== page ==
JAMES CAMPBELL: Absolutely. The thing about, to use a term of the woke elite, gaslight, those of us who are educating our children and home for two years on and off. They can't gaslight us about the state of the school system anymore. I think one of the great opportunities that was before the Liberal Party in Victoria this state election was seizing standards in state schools. I hope they've got a lot more to say about that. They haven't said enough about it. Now, reading this book, looking at what is in this book. This basically, more or less is a large chunk of the state school system in Victoria already. The history has arrived down here. We don't sing the national anthem at my school. We got rid of it because it wasn't inclusive enough. But then Morrison changed the words but for some reason it never came back. I've never worked for reasons I can't quite get my head around. We've had smoking ceremonies by our kids school, even though it's supposed to be a secular school. We've you know, it's very secular. This is the state school motto. And to be honest, there's a lot of stuff about First Nations or Indigenous people which I don't object to, but it's almost to the exclusion of just about everything else as far as I can see. You know, they're not being taught, Greeks, Romans, Egyptians, Aztecs or anybody else. It's just it's a constant diet of the First Nations people at our school we have in fact, renamed all the buildings with Indigenous names after I don't know how they found out what their indigenous names were. Every single one now has a new Indigenous name, which was they were awarded this year. Very exciting.
PAUL MURRAY: What a thrilling experience it must be for Parent Teacher nights or school assemblies. I kept the feeling I'm going to be filling up for the next few years with my little one in the early days of primary school. Jane is Shadow Finance Minister, I gotta finish up here on expectations of the budget. Now, despite everything that they have said, Katy Gallagher has confirmed they will spend more money in the existing budget right which means it's going to be a bigger deficit. Inflation is going to go up and they're not going to cut anything anywhere, which means all of it gets worse.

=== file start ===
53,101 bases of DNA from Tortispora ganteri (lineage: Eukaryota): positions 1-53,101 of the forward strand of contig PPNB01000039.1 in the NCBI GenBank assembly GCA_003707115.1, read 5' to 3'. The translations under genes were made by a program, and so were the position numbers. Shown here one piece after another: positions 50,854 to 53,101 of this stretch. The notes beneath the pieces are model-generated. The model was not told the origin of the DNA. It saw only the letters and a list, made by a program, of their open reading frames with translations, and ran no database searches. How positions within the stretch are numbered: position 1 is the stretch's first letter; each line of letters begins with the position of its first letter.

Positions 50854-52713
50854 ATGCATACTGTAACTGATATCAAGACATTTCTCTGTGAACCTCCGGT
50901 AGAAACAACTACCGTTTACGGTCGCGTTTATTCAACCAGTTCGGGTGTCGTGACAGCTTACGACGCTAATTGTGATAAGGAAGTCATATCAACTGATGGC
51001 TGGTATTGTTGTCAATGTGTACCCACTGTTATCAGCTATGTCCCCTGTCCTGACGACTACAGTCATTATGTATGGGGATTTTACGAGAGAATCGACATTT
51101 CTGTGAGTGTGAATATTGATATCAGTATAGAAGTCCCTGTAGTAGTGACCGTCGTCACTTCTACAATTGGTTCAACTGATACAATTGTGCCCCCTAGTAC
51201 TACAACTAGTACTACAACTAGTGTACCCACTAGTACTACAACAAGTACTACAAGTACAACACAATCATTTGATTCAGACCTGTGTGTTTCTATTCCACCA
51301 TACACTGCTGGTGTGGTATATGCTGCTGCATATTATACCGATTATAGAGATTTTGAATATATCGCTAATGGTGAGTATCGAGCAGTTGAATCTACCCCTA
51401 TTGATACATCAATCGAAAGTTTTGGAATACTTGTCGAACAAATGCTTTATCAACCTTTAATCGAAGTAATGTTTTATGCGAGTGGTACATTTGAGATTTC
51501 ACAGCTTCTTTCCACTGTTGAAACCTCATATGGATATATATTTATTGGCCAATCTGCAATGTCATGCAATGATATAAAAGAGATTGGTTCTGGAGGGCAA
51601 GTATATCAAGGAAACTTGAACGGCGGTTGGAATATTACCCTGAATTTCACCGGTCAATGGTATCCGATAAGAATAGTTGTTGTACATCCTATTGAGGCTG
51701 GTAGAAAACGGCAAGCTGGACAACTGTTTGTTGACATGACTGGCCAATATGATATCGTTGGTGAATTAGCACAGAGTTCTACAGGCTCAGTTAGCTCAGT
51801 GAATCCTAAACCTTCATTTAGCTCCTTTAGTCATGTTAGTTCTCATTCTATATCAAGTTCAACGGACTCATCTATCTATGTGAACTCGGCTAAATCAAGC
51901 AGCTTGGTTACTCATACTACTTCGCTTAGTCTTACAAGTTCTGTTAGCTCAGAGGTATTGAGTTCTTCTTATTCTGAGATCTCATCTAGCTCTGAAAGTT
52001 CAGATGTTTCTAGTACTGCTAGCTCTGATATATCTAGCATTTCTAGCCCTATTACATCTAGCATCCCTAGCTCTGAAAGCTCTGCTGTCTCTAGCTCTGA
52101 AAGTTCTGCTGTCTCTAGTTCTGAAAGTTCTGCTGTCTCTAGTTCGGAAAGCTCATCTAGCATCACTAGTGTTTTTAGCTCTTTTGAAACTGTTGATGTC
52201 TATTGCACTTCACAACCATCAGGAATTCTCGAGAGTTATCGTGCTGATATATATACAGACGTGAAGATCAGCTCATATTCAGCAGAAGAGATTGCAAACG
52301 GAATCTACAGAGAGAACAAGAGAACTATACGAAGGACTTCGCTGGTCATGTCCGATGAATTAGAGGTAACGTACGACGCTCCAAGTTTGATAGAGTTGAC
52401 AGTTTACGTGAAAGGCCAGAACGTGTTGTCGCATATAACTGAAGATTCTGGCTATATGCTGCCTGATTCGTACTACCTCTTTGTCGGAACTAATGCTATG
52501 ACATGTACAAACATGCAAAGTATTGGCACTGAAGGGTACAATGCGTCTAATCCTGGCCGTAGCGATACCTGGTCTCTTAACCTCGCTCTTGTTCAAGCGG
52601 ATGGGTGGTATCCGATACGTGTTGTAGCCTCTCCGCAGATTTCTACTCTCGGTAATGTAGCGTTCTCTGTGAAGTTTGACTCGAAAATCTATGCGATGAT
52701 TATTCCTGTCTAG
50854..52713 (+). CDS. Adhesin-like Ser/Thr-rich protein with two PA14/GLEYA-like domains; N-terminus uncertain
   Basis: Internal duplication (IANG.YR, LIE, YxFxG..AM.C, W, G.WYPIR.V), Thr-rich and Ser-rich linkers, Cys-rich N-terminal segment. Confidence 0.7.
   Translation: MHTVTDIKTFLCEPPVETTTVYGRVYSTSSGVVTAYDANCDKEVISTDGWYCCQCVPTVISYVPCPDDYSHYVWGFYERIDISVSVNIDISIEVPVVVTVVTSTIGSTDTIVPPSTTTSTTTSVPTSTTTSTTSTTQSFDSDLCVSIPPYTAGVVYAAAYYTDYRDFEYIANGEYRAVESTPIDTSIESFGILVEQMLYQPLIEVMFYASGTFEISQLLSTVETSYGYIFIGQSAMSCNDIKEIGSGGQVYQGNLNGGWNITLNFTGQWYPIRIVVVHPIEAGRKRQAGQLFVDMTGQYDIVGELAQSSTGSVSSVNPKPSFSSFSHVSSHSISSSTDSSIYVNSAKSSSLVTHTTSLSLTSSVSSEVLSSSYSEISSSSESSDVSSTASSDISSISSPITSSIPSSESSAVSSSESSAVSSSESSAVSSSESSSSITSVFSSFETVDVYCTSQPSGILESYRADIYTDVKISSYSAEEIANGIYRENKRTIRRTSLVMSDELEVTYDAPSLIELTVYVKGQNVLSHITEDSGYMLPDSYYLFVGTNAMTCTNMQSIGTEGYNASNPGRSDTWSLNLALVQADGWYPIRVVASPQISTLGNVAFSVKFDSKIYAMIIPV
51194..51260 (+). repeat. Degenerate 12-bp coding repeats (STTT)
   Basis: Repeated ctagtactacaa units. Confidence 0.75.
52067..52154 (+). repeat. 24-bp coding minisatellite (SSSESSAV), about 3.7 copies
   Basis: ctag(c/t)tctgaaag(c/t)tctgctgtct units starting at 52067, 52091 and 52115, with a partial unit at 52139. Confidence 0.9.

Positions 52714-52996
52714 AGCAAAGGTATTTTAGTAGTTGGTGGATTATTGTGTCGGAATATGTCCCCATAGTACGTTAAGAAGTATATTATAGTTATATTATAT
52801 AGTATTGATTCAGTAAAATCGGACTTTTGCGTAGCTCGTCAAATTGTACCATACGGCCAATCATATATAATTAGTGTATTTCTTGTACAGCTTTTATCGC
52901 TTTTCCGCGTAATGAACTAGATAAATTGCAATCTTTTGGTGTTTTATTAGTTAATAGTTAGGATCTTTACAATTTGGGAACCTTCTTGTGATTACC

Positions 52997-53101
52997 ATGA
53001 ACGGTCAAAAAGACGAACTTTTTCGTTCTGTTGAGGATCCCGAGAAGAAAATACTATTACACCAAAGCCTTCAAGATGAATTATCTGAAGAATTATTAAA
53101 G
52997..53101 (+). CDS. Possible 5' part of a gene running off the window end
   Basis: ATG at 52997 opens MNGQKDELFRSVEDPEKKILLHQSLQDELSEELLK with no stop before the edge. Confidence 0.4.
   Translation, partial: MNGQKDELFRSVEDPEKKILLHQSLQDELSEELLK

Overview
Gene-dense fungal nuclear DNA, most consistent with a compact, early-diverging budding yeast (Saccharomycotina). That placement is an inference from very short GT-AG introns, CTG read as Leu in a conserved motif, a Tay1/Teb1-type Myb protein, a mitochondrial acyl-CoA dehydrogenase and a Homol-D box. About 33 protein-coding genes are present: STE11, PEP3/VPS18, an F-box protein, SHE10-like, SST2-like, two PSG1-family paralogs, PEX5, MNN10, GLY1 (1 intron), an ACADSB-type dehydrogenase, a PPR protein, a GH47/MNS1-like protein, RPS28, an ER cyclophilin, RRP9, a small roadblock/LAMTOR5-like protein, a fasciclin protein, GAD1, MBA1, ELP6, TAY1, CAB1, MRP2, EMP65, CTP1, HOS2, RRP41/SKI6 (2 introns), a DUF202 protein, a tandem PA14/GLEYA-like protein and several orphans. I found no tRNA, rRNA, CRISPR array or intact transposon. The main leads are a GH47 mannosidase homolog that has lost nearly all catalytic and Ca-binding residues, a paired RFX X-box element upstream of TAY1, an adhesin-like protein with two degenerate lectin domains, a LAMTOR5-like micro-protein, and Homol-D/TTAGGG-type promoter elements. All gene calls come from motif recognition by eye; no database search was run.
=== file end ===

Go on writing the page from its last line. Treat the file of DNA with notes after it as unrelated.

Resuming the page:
JANE HUME: In fact, they said it was going to be a Labor bread and butter budget, but we know what that means - high tax, high spend. This is going to be the ultimate test I think for Labor. Can they deliver a budget that actually suits the economic circumstances that they're facing today, rather than the ones that they wished they were facing? Are they going to be able to deliver a budget that's going to get inflation under control, making sure that they're controlling spending not just, you know, putting their hands in the air and saying, ‘Oh, well NDIS is going up, aged care is going up. What can we do?’ Are they going to be able to tackle the cost of living, which is the number one issue for Australians right now? And are they going to be able to build a budget that has productivity measures in it, not just equity measures, productivity measures that will actually improve the economy that will grow the economy, improve prosperity for all Australians? This is their test.
PAUL MURRAY: We will see how they go and we'll talk to you again later through the week. Thank you guys, do appreciate it.